The latest issue of the research magazine "Pictures of the Future" features a report on how this is to be achieved. Sunlight is collected by “sollectors” on the roof and fed into waveguides, which run throughout the building.
The waveguides emerge from the room ceilings, where they supply a special light that provides additional artificial lighting from light-emitting diodes (LEDs) if needed. The Siemens subsidiary Osram and its partners are building the prototype of such an LED light.
This direct utilization of sunlight is highly efficient. Between 50 and 70 percent of the captured light supplements the room lighting. In contrast, if you use the light to produce solar energy which is then used to power a conventional lamp, the light energy generated is only a few percent of the amount of energy originally collected.
The sollector is a square plate measuring just over half a meter on each side. A total of 900 lenses collect the sunlight and feed it into fiber optic cables. Ultraviolet radiation, which is damaging to the skin, and the infrared component, which heats up rooms, are filtered out. In strong sunlight, a sollector can supply a room with light equivalent to that produced by a dozen 60-watt light bulbs. The device was developed at the Georg Simon Ohm University of Applied Sciences in Nuremberg, Germany, and a startup founded by the university is already marketing the technology.
The LED version is now being produced in collaboration with Osram. The light from the fiber optic cables makes a flat lamp light up. The light from white LEDs is also directed onto the flat surface. Special sensors, which are adjusted in line with the light sensitivity of humans, register the point at which additional artificial light is needed. The spectral composition of natural light changes during the course of a day, so the color of the white LED light is varied depending on the time of day. Red light is added in the morning and evening, and the amount of blue is increased during the daytime.
Sollectors utilize only direct sunlight, not the diffuse radiation from an overcast sky, so it pays to use them in sunny regions in particular. Building inhabitants in such locations block the sun from entering the interior to keep rooms from becoming too warm and turn on the lights instead. In the future they may be able to capture sunlight and guide the brightness — without any warming infrared radiation — to where it is needed.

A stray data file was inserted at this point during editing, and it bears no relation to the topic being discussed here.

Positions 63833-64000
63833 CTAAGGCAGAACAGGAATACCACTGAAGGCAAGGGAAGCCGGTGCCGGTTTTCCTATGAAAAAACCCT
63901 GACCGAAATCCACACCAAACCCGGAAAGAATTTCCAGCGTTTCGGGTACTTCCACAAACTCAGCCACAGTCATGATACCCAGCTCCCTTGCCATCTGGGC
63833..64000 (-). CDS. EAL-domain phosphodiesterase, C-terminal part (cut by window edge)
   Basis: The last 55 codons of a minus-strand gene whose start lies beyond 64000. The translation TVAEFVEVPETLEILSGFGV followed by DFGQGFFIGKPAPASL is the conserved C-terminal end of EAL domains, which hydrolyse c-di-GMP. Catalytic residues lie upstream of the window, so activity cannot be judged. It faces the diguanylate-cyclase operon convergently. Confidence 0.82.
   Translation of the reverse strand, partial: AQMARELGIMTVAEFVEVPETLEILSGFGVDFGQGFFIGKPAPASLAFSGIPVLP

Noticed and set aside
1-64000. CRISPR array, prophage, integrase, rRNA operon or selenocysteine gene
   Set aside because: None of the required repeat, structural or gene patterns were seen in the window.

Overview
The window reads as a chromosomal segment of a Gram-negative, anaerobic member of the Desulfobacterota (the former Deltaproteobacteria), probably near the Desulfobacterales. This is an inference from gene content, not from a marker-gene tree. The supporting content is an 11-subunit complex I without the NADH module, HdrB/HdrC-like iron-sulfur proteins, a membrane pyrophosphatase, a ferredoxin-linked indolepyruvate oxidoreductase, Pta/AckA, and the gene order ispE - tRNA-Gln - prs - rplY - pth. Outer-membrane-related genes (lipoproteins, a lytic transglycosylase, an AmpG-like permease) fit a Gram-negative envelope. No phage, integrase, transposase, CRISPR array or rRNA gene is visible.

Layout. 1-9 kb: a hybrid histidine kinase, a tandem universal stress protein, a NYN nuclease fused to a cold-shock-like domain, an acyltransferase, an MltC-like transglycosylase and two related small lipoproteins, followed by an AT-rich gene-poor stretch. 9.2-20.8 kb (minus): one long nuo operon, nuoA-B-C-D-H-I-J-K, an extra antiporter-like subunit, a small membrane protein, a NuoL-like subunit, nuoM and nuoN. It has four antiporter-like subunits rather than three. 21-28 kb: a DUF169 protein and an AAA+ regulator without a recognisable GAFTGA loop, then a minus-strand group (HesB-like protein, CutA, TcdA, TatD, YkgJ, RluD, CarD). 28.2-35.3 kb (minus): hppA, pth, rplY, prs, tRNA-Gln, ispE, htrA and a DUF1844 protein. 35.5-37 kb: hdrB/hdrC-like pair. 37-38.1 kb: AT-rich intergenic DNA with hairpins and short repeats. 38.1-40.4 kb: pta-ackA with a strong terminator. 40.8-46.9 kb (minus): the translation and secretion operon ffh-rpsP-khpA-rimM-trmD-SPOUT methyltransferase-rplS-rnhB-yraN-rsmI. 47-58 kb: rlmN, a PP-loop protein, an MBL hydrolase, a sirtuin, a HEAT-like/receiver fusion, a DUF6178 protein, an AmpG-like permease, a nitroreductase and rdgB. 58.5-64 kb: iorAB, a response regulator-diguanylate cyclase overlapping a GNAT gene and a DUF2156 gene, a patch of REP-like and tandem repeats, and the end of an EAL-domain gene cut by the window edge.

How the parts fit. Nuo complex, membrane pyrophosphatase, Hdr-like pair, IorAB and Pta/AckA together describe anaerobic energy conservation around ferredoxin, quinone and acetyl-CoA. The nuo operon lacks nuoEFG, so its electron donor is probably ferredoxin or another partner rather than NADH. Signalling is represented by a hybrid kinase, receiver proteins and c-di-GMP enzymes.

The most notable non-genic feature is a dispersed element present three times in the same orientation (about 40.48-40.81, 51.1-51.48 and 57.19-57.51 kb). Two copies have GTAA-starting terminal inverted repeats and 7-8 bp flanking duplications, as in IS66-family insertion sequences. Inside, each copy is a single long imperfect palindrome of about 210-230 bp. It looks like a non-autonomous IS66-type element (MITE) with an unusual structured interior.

Dr. Norbert Aschenbrenner | Siemens ResearchNews
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Our brains house extremely complex neuronal circuits, whose detailed structures are still largely unknown. This is especially true for the so-called cerebral cortex of mammals, where among other things vision, thoughts or spatial orientation are being computed. Here the rules by which nerve cells are connected to each other are only partly understood. A team of scientists around Moritz Helmstaedter at the Frankfiurt Max Planck Institute for Brain Research and Helene Schmidt (Humboldt University in Berlin) have now discovered a surprisingly precise nerve cell connectivity pattern in the part of the cerebral cortex that is responsible for orienting the individual animal or human in space.
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For the first time, physicists have successfully imaged spiral magnetic ordering in a multiferroic material. These materials are considered highly promising candidates for future data storage media. The researchers were able to prove their findings using unique quantum sensors that were developed at Basel University and that can analyze electromagnetic fields on the nanometer scale. The results – obtained by scientists from the University of Basel’s Department of Physics, the Swiss Nanoscience Institute, the University of Montpellier and several laboratories from University Paris-Saclay – were recently published in the journal Nature.
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